Helping an Aspiring New Project Manager
Recently, I received an inquiry from an aspiring PM. He was in his mid-20’s, thinking about getting a bachelor’s degree in project management and was asking questions about getting into the field and what to expect.
I have no idea what the rest of his work background looks like. He had just read one of my articles and liked it and decided to start asking questions.
I thought they were pretty good questions so I’d like to post a bit of a summary of his questions and my responses here. Anything readers here can add or discuss would be great – I’d be happy to pass more information along to him.
I am thinking about getting into project management. I wanted to ask you about the first few years after school and what to expect. I guess I’m just looking for some advice. I am really interested in the field. Here are a few questions I have…
- What to expect after I acquire my bachelors in project management?
- What is the day to day life like as a project manager?
- Any advice to the extreme novice? (Perhaps things you might have done differently scenario.)
I thanked him for contacting me and said I thought I could help. First, I directed him to a couple of articles I had previously written on the subject.
I told him that I’m not sure I can help you on that first question. You’ll need to search and without relevant experience (again, I wasn’t sure what his background experience was like) cracking right into project management will be difficult. You’ll need to start at the ground floor and get involved in projects – probably mentor with an existing PM if you get hired in a PM role.
As for day to day….usually – depending on the type of project and the organization – I said you could be managing several projects at once. You will be having weekly project meetings with your team, a formal weekly meeting with your project customer, putting together project schedules and revising them weekly for each project, assigning tasks to you team, preparing and producing weekly status reports, running through and running down issues on projects, etc. A PMs job is a lot about communication – that’s probably the most important thing you bring to the table. The better you are at communicating, the easier it will be and the better you’ll be at it because your team will understand you and understand what’s expected of them and your customer will have more confidence in your ability to successfully deliver as the PM because you are thoroughly communicating with them. Leadership is a key skill to have – it helps get your team to follow you and your customer to stand alongside you through the good and bad times.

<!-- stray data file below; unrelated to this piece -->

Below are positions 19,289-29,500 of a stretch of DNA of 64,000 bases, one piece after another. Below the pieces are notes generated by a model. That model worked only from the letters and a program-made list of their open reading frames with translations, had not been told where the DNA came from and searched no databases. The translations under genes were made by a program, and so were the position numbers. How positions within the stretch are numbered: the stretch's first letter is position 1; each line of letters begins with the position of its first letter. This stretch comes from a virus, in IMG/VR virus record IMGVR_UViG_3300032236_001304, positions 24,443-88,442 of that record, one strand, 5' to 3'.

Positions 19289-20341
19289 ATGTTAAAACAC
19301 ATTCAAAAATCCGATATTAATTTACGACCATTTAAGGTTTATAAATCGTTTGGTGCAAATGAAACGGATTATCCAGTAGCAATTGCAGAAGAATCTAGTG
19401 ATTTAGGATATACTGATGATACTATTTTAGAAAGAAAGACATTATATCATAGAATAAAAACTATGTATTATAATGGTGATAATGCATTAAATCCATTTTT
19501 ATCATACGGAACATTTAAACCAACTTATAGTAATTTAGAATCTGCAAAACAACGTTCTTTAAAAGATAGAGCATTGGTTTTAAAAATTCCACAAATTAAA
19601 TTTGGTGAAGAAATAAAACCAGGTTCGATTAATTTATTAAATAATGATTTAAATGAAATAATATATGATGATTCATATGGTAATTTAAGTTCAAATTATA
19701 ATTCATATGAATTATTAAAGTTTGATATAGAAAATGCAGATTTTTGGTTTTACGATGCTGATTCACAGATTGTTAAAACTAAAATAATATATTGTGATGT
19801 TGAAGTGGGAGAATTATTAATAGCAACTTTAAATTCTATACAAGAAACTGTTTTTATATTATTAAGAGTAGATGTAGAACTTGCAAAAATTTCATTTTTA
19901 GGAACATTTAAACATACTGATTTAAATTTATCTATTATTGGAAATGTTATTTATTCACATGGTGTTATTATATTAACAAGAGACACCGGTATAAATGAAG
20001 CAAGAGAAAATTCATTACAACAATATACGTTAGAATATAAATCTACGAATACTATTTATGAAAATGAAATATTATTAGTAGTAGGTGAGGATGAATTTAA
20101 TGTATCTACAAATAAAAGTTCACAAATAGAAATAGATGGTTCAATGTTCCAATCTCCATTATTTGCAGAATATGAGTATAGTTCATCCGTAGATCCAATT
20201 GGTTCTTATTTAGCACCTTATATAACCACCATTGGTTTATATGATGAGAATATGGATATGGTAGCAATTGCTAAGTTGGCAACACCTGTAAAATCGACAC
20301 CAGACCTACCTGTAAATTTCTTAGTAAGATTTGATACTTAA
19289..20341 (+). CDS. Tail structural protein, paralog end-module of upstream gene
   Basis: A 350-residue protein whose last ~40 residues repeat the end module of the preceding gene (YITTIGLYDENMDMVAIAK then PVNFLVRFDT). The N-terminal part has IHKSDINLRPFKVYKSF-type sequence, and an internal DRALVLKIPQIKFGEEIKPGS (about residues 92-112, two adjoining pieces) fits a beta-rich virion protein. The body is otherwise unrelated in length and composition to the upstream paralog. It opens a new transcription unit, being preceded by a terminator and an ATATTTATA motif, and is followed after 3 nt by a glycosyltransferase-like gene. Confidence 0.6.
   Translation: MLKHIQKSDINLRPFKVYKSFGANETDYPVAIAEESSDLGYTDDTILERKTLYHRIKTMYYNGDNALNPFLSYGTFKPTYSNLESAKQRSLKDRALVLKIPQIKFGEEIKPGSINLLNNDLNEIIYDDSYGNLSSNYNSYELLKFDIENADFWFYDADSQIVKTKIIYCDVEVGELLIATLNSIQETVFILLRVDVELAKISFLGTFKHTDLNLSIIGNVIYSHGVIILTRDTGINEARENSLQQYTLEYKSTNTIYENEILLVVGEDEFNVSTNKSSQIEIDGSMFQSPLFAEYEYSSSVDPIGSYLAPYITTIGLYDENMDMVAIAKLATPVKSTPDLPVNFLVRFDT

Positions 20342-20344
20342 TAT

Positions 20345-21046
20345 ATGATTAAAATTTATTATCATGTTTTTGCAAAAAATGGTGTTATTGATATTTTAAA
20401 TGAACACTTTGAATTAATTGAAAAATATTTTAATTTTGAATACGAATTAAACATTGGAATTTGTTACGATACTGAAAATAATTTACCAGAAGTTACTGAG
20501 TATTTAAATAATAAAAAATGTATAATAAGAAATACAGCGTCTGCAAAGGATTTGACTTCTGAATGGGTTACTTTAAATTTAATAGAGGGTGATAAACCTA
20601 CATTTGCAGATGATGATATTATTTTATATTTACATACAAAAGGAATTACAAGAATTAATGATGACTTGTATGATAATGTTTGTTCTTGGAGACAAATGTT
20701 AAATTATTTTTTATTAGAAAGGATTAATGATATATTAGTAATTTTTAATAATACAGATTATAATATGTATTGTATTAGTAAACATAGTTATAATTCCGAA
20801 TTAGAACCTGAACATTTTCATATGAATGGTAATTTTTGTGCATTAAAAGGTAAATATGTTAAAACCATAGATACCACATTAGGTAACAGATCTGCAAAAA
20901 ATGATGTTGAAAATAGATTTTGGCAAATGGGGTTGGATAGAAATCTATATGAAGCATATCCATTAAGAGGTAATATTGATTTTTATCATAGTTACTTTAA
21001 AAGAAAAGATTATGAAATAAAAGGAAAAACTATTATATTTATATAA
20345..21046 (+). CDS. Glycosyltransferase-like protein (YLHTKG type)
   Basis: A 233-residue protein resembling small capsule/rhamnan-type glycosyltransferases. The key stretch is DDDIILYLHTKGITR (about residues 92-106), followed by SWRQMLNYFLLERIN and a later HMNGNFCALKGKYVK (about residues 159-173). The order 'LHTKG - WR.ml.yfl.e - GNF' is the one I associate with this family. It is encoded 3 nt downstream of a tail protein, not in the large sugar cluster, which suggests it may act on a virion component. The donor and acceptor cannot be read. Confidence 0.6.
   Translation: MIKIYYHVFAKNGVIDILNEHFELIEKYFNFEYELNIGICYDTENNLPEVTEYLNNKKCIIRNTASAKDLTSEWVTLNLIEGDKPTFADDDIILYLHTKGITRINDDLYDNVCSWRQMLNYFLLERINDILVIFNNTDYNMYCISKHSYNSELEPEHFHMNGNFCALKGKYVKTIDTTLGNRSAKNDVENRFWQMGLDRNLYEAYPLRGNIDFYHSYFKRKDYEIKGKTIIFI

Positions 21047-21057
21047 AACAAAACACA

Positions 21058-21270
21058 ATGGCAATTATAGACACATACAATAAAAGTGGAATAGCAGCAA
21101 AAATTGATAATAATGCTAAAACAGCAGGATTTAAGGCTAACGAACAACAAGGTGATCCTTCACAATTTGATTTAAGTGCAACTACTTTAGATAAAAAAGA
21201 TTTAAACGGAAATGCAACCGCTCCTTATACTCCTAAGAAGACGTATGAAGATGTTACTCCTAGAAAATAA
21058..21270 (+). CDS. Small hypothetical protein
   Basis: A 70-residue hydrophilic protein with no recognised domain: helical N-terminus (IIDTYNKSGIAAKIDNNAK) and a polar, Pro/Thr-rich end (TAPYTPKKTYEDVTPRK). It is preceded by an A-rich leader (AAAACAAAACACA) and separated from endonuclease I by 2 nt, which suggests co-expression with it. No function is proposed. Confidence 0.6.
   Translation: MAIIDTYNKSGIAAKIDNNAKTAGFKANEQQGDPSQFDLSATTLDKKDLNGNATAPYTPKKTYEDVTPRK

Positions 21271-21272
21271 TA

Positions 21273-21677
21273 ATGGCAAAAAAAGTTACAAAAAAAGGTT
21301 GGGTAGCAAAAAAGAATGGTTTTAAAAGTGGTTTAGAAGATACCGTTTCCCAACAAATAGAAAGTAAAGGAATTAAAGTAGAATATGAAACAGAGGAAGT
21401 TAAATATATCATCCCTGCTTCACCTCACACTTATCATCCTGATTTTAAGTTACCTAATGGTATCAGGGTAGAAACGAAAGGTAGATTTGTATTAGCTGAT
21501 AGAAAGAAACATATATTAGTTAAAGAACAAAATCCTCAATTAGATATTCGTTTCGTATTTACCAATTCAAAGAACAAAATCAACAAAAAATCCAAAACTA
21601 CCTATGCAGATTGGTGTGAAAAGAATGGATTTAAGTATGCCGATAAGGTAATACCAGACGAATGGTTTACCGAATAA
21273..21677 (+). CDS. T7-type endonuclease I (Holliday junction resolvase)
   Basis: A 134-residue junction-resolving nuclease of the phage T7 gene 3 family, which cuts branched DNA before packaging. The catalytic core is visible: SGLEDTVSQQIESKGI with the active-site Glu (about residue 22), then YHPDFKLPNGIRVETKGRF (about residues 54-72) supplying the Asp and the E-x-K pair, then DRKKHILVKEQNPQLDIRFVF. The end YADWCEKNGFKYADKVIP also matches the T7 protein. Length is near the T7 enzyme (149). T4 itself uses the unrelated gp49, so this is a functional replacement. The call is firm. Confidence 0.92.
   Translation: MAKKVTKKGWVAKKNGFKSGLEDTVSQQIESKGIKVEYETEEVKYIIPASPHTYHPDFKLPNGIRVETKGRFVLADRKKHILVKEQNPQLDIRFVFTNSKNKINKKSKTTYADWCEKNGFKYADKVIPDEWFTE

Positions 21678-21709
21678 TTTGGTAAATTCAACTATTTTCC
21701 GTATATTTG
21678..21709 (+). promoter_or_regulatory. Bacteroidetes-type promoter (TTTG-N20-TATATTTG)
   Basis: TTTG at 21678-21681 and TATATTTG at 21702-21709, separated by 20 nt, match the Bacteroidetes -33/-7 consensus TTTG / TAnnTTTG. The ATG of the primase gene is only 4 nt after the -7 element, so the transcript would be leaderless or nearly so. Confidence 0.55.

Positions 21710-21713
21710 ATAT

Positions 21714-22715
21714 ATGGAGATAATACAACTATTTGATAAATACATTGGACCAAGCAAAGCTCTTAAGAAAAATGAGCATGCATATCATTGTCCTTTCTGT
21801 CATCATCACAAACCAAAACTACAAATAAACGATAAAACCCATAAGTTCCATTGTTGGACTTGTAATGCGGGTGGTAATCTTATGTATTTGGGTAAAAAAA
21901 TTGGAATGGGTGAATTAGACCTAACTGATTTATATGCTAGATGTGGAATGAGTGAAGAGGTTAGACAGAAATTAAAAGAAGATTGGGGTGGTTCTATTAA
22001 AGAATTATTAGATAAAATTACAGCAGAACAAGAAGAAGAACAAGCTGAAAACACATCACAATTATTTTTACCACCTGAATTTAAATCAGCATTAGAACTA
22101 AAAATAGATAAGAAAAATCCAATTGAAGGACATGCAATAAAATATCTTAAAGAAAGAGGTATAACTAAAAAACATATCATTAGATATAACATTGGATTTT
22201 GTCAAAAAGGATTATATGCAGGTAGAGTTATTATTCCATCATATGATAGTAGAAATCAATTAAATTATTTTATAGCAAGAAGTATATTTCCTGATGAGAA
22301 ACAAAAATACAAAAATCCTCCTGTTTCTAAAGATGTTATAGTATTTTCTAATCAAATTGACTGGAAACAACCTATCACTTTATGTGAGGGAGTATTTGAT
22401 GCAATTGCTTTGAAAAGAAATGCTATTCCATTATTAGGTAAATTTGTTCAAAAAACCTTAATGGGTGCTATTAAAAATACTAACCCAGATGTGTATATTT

As for advice for the PM novice….charge ahead. “Fake it till you make it” is a line I like to use. The one thing about project managers is this – no matter what level you might be at in terms of experience, training or mentoring, you have to come across as confident. A needy customer or high tech team or difficult solution will eat you alive before you ever really have a chance to fail or succeed. Make bold decisions when you have to and be ready to back them up. Bold failure is not as bad as it sounds and it’s better than meek failure and possibly even meek success. L
Learning from your failures as a PM – and you will have them as more than 50% of all projects are consider failures to some degree (missed too many dates, went too far over budget, customer not happy, etc.) – is critical. You will likely learn more from your failures than you successes. Learn and you’ll do better next time. And don’t be afraid to ask for help. Trust me – we all do from time to time. And the novice PM who asks for info (like you’re doing now) gets noticed and finds a mentor.
Real world project management
The bottom line is experience in the real world of project management is the number one key to success as a project manager. Nothing can replace actual hands on experience. You’ll have successes and failures, but you learn a lot from both. In fact, as I stated above, you probably learn more from the failures and poor decisions than the good ones. And nothing replaces actually working face to face with a customer and team members – or if you’re remote just working with a real team and customers not something in text book.
But, you have to start somewhere. And since you can’t really start with certification. So a bachelors degree in project management is the next best thing for the new project manager to have in their pocket as they head out on the job search. But once the proper training and job related hours are satisfied, get your project management professional certification (PMP) through the Project Management Institute (PMI). Because if you don’t have 10 years or 15 years of good project management experience, then being certified is one good way to stand out early on from others with similar levels of project management knowledge and experience.
Summary / call for input
Anything to add? This individual – with no prior project experience – certainly has a long way to go before he’s successfully leading projects on an ongoing basis. Being new, without experience, getting a more general business degree and then focusing on acquiring PM certification may be a better route than a bachelor’s degree in PM. I’m not sure on that one – do any readers here have experience with the PM bachelor’s degree and if it helps in the project management world? I know he’ll be reading this so any advice you can give will be helpful. Let’s be supportive and see if we can give him some good advice.